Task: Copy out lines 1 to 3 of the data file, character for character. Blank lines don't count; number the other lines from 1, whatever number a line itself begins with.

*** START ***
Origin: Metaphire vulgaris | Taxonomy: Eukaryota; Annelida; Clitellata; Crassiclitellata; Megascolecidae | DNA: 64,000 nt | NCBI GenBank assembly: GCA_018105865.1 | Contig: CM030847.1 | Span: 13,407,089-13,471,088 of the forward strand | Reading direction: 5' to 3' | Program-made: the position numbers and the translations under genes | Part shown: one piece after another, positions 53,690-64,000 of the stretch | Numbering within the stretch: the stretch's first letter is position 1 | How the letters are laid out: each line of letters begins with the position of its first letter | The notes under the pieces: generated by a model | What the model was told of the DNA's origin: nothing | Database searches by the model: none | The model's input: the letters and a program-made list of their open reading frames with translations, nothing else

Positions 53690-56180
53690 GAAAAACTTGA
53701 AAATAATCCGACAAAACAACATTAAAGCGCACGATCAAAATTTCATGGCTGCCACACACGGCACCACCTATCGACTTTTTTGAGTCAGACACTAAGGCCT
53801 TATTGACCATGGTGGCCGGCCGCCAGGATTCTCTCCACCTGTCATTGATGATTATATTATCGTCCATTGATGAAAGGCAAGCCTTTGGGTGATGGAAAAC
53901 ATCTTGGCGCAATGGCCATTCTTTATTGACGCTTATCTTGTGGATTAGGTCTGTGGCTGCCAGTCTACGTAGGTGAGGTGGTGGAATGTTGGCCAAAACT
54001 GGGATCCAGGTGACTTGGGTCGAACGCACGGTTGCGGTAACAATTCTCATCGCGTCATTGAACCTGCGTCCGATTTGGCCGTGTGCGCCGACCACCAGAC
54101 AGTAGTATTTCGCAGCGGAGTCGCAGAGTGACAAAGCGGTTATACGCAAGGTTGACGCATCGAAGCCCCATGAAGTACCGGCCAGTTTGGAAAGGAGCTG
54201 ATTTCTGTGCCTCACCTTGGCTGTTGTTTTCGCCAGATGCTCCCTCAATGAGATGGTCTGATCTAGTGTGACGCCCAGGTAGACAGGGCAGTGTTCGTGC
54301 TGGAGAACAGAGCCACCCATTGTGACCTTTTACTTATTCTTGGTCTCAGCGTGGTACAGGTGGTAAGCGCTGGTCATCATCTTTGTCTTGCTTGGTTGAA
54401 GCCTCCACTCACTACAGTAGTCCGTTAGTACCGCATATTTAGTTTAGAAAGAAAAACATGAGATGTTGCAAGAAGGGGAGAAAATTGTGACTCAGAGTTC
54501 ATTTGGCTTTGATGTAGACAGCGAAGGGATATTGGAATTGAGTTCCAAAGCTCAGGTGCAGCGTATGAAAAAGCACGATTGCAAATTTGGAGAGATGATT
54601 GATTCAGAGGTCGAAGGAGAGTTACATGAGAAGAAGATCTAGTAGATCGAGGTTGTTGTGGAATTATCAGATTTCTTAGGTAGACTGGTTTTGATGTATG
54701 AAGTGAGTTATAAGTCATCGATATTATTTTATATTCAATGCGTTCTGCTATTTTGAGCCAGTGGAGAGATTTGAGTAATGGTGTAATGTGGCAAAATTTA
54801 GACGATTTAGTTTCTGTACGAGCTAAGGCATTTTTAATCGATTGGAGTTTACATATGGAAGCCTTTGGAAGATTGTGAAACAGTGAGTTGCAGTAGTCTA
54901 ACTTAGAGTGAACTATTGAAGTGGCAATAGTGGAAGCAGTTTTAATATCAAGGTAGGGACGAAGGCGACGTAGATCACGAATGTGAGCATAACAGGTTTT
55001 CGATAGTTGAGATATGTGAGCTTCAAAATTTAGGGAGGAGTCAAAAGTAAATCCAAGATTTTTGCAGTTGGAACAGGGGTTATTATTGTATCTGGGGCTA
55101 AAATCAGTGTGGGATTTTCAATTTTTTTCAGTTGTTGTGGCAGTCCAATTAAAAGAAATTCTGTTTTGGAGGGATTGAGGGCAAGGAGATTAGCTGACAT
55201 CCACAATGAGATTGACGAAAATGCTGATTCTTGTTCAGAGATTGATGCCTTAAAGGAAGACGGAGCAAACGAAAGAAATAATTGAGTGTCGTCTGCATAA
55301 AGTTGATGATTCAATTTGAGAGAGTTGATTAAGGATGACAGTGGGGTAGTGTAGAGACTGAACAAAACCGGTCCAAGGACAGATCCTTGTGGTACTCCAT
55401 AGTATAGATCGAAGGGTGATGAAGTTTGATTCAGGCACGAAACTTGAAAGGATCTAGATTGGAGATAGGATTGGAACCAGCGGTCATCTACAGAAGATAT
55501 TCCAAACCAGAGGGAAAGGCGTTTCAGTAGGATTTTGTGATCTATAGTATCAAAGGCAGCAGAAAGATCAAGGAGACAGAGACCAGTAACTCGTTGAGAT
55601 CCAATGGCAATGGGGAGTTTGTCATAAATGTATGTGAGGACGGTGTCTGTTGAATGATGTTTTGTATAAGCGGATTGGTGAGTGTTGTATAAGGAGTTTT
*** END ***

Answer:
Origin: Metaphire vulgaris | Taxonomy: Eukaryota; Annelida; Clitellata; Crassiclitellata; Megascolecidae | DNA: 64,000 nt | NCBI GenBank assembly: GCA_018105865.1 | Contig: CM030847.1 | Span: 13,407,089-13,471,088 of the forward strand | Reading direction: 5' to 3' | Program-made: the position numbers and the translations under genes | Part shown: one piece after another, positions 53,690-64,000 of the stretch | Numbering within the stretch: the stretch's first letter is position 1 | How the letters are laid out: each line of letters begins with the position of its first letter | The notes under the pieces: generated by a model | What the model was told of the DNA's origin: nothing | Database searches by the model: none | The model's input: the letters and a program-made list of their open reading frames with translations, nothing else

Positions 53690-56180
53690 GAAAAACTTGA